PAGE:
Common Law Spousal Support

Posted in Location, Ontario, Renfrew, Separation by Questions on June 19, 2013

I am just wondering how long after a common law separation do i have to arrange spousal support and/or child care? I was with my spouse for 20 years and we are separating. We can figure out the house division pretty easy but the other items above are holding up the process of writing out a separation agreement. I live in Ontario is it possible to do up a agreement that states the child support and spousal support willl be addressed in the near future? Thanks.

1 Expert Comment

  1. On June 25, 2013 at 5:00 pm
    A Family Lawyer said:

    In relation to arranging spousal support:

    A. did the two of you cohabit continuously for not less than three years?

    B. are you parents of a child?

    If no to both questions then you are not legally obligated to arrange spousal support. If yes to one of those questions then it is in your best interests to consult with legal representation and determine whether to pursue the issue of spousal support.

    There is some case law relating to effective and formal notice as to when your spousal support obligations commence, however that law should not be relied on as saving you from liability.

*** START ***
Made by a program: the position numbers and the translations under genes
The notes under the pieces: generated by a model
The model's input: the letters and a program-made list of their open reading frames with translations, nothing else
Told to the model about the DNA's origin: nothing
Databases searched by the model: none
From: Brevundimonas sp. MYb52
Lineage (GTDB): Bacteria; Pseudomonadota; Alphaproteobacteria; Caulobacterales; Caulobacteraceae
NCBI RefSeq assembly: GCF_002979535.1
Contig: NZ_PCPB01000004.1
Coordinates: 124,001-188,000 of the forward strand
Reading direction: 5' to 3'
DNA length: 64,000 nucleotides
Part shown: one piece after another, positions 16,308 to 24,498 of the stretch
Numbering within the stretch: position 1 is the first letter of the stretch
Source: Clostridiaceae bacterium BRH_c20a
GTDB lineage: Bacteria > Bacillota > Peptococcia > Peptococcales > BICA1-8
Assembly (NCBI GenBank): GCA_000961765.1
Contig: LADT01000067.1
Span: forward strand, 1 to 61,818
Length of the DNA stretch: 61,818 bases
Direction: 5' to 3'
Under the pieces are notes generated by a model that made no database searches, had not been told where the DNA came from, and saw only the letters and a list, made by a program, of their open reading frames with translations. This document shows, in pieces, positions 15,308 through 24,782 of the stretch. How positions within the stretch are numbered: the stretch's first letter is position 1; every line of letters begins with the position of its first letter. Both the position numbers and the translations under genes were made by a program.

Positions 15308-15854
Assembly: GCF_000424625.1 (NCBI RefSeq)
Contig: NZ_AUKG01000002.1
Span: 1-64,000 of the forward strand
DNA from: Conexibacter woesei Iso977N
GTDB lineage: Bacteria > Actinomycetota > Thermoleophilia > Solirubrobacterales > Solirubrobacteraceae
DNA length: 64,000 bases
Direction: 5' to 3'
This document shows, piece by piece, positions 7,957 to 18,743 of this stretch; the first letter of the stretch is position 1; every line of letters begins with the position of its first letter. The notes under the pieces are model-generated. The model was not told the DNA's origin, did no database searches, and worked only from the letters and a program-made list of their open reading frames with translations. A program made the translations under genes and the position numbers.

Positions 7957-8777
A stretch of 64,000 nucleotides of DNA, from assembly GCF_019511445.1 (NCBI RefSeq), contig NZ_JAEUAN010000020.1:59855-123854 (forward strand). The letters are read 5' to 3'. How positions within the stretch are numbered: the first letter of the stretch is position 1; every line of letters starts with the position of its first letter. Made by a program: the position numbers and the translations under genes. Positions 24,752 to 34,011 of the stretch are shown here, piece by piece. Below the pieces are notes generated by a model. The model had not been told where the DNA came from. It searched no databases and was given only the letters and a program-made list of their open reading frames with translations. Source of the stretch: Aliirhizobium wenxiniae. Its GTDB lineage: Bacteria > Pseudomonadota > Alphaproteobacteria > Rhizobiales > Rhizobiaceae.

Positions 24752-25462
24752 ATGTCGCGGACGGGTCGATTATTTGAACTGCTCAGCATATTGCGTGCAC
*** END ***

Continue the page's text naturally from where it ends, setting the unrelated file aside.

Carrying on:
As to child care, I believe you mean child support. A parent, whether step-parent or biological, has child support obligations based on his or her gross income and pursuant to the Tables in the Child Support Guidelines, and those obligations arise on separation. It is best not to fall behind in child support payments because otherwise you will be owing arrears.

    Instead of looking at it as dealing with child support in the future, perhaps there are financial arrangements in lieu of child support payments to be made that are in the child(ren)’s best interests. Otherwise, you should speak with legal representation to ensure you understand the possible arrears which could accumulate. The Child Support Guidelines must be followed.

    Similarly, with spousal support perhaps there are financial arrangements to be made in lieu of spousal payments at the present time and until you address it in the future. Otherwise, if you are silent on spousal support then you run the risk of having an obligation for retroactive payments. The Spousal Support Advisory Guidelines are advisory only.

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